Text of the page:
We received 128 submissions for TSQL Challenge 14. Out of that, 41 solutions were rejected due to one or more of the following reasons.

  • Using Temp Tables
  • Using Table Variables
  • Using Local Variables
  • Using WHILE Loops
  • Using Cursors
  • Using UDFs

Note that the challenges are 'always ON', which means that you can submit a solution at any time. You can submit a new solution even after the results are published. If your solution is disqualified, you can re-submit a new version of the challenge at any time.

87 Solutions went through the Basic Testing using the sample data given along with the challenge and only 62 of them passed the test. Those solutions were put through the Logic Testing and only 49 of them passed the test.

The solutions that passed the Logic Test were send to a Load Test with a large table having 100,000 rows. Here is the script that we used to generate the test data for Load Testing. The Load Testing was done with a timeout value of 5 minutes per solution. Solutions that took more than 5 minutes to execute were rejected. Only 20 solutions passed the Load Test and the performance statistics of those solutions are posted here.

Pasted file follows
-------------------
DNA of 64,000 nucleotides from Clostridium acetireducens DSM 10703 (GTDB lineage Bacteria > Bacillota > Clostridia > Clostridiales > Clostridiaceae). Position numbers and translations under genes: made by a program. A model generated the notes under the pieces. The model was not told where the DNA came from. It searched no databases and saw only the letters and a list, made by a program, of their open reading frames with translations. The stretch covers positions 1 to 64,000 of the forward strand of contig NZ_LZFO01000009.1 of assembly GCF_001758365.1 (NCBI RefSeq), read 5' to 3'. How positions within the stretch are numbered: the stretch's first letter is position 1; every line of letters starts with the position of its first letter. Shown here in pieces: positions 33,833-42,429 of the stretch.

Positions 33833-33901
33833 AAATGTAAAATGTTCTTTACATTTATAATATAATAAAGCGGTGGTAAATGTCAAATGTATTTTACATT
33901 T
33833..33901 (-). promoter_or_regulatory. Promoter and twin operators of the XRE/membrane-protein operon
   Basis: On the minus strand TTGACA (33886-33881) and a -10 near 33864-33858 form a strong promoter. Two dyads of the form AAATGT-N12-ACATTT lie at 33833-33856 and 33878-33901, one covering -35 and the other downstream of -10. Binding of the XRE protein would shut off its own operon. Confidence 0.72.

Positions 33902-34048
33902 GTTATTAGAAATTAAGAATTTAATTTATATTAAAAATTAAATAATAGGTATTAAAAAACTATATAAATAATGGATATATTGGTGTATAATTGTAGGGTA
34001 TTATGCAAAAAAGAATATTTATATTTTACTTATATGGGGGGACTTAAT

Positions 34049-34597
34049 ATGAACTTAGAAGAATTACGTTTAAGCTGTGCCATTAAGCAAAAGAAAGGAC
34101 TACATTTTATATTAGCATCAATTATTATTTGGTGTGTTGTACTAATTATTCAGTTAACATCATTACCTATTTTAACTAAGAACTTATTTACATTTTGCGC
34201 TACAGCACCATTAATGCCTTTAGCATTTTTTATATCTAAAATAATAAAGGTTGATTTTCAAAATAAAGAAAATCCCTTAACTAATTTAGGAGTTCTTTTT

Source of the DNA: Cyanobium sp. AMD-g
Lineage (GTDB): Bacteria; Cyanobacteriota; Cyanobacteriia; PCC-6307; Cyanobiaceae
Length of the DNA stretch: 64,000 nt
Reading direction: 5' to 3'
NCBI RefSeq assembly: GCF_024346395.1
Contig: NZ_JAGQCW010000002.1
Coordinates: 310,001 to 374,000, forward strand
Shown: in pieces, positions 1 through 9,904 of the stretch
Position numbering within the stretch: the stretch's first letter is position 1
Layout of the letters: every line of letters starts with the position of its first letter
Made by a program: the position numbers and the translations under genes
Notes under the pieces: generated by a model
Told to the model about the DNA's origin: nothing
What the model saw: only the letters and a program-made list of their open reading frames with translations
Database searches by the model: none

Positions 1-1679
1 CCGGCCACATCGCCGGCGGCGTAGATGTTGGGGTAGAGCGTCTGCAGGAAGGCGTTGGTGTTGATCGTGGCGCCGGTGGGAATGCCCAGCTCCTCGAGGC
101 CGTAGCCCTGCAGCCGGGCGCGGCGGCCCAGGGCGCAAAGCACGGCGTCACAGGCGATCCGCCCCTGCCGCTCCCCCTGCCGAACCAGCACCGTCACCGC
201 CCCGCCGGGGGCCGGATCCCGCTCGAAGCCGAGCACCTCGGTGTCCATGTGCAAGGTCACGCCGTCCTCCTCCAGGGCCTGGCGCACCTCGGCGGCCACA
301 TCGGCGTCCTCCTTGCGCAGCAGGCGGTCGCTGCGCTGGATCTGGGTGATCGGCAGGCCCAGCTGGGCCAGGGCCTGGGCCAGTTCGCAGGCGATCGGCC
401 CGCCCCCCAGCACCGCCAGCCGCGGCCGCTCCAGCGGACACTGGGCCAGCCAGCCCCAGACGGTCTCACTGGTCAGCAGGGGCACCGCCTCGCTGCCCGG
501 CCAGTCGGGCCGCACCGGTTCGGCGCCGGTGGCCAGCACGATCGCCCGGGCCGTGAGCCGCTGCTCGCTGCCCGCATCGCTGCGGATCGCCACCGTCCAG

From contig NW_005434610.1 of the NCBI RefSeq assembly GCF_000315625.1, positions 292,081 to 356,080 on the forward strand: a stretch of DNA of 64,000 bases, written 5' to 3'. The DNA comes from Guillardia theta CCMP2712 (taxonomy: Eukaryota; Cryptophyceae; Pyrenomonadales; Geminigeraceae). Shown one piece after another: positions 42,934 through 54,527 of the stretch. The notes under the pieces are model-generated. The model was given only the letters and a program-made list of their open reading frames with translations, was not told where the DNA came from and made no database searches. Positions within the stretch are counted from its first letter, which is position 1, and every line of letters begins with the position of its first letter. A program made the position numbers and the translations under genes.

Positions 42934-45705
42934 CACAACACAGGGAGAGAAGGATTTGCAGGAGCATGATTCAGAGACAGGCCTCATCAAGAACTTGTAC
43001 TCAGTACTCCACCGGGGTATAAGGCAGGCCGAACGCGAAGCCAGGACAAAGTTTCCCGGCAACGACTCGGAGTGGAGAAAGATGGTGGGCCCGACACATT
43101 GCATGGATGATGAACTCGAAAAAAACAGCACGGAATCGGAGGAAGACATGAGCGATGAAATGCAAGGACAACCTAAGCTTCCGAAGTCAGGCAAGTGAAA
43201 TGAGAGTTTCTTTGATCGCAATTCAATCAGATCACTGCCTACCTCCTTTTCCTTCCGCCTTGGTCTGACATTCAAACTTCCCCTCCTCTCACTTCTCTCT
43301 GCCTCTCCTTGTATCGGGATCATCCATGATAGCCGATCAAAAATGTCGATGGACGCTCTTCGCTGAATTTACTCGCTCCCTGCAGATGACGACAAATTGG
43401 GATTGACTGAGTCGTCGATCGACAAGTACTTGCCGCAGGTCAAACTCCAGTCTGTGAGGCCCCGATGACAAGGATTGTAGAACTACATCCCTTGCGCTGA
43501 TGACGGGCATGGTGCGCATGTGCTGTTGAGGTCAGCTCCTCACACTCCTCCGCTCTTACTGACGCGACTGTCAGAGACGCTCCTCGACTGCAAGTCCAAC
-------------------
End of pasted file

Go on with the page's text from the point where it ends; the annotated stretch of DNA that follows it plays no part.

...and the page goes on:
Winning Solutions

Solutions that pass the Load Testing will be assigned a rank based on their performance. Based on the rank of each solution, we will consider the top 10 solutions as winning solutions. You can find the Winning Solutions of TSQL Challenge 14 here.

Resubmitting a new solution

Though the results of this challenge is published, you can still submit a new solution. We will evaluate your submissions periodically and will refresh the final results if one of those solutions are better than the solutions already published.

Join SQL Server Challenge Idea Contest

We would like to welcome you to the SQL Server Challenge Idea Contest 2010-Q1. Submit an interesting challenge idea or details of a TSQL problem that you have seen, heard or solved. Authors of winning solutions will get a cash prize of $100 and 10 SQL Stars. Read More >>



# re: TSQL Challenge 14 – Winning Solutions

Monday, December 21, 2009 10:39 AM by Jeff Moden

How do I leave a comment on the page that tells how to use a Recurrsive CTE to do things instead of using a Tally Table?  I've just got to warn people that it's probably ok for a one-off thing but it's a terrible practice for anything that will be in regular use because it's horrible for performance.

My recommendation:  Never use recurrsion for anything except maybe for resolution of hierarchies and, even then, there are better ways.

--Jeff Moden

# re: TSQL Challenge 14 – Winning Solutions

Monday, December 21, 2009 9:28 PM by Jacob Sebastian

Hi Jeff,

Which page are you referring to? Usually you get the option to post a comment if you are logged in.

# re: TSQL Challenge 14 – Winning Solutions

Monday, December 28, 2009 7:34 AM by rob_farley

I think you missed this row from the output:

4 4660046610375530309

# re: TSQL Challenge 14 – Winning Solutions

Wednesday, December 30, 2009 9:59 AM by Jacob Sebastian

Hi Rob,

did you intend to post this on Challenge #20?